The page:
The third day of competition at the 2018 International Shooting Sport Federation (ISSF) World Cup in Guadalajara, Mexico, ended in winning fashion for the United States, with Ashley Carroll winning her second career World Cup gold medal with a 48 out of 50 score—a new Women’s Trap World Record.
The 23-year-old Californian had a truly remarkable performance, only missing her fifth and 46th targets. She held on to the lead for the duration of the match, and her 48 hits out of 50 was four more than Australia’s Catherine Skinner—the current Olympic champion in this event. She failed to match Carroll’s pace, but eventually took home the silver with 44 hits out of 50. This is the fourth World Cup medal for the 28-year-old from Melbourne.
Carroll told USA Shooting that mentally breaking down the two days of competition into separate matches helped her, along with training in windy conditions as preparation for the blustery conditions she faced in Mexico.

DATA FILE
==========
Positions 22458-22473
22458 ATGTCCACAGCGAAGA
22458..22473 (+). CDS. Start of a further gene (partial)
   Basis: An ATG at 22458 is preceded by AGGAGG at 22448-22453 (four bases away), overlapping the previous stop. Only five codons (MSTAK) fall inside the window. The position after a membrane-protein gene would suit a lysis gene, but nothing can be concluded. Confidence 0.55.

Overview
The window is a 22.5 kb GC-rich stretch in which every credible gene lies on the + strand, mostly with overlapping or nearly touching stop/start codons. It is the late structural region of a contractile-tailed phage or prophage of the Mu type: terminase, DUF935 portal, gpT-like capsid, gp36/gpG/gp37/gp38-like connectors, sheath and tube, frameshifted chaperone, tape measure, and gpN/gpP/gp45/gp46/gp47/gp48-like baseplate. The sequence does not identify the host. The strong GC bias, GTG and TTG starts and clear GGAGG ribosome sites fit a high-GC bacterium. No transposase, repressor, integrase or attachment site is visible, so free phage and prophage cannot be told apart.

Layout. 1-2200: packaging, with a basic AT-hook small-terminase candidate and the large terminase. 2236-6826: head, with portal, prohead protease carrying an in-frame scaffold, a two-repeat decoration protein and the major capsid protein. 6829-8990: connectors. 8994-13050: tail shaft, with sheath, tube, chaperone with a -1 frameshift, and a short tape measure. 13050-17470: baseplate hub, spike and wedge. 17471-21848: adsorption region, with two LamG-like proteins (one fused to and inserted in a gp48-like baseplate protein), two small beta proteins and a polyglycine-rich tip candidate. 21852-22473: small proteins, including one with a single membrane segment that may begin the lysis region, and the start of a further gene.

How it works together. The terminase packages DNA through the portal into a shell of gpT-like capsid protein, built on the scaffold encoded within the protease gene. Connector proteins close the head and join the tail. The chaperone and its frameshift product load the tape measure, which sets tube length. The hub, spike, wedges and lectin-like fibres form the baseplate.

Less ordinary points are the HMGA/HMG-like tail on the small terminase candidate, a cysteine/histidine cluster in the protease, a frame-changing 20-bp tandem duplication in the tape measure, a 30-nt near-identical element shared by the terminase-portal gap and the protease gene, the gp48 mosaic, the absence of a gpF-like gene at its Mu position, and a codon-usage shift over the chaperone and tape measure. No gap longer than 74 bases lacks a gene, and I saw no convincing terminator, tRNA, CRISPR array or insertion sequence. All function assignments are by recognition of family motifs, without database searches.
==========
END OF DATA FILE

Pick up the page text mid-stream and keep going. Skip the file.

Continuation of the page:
“I was trying to get myself pumped up after the 75 targets and I had to stop myself because we had another two rounds,” said Carroll. “I’m so used to going to a World Cup and shooting 75 and just sitting on it, but we had another 50 to go and it was kind of weird. I gained a lot of confidence in this Final though … I found a rhythm and ended up working out really well. I’m so glad this outcome showed just how hard I’ve worked this whole match.”
Carroll’s U.S. teammate Aeriel Alease Skinner was able to crush 34 out of 40 clay targets to pocket the bronze—the first World Cup medal of her career. The 23-year-old previously set a new Qualification World Record, breaking 119 out of 125 clay targets.
Both Team USA shooters Carroll and Skinner are used to 125 targets (or more) over several days of shooting at USA Shooting selection matches, but this World Cup marked the first time internationally where both women shot the same number of targets (125) that men are to shoot in competition. Previously, women would shoot 75 targets for qualification.
“Even before this match, I didn’t know what to expect in terms of scores or how other people were going to do, so going into today I was a nervous, hot mess from start to finish!” said Carroll.
Lead photo by Nicolo Zangirolami/ISSF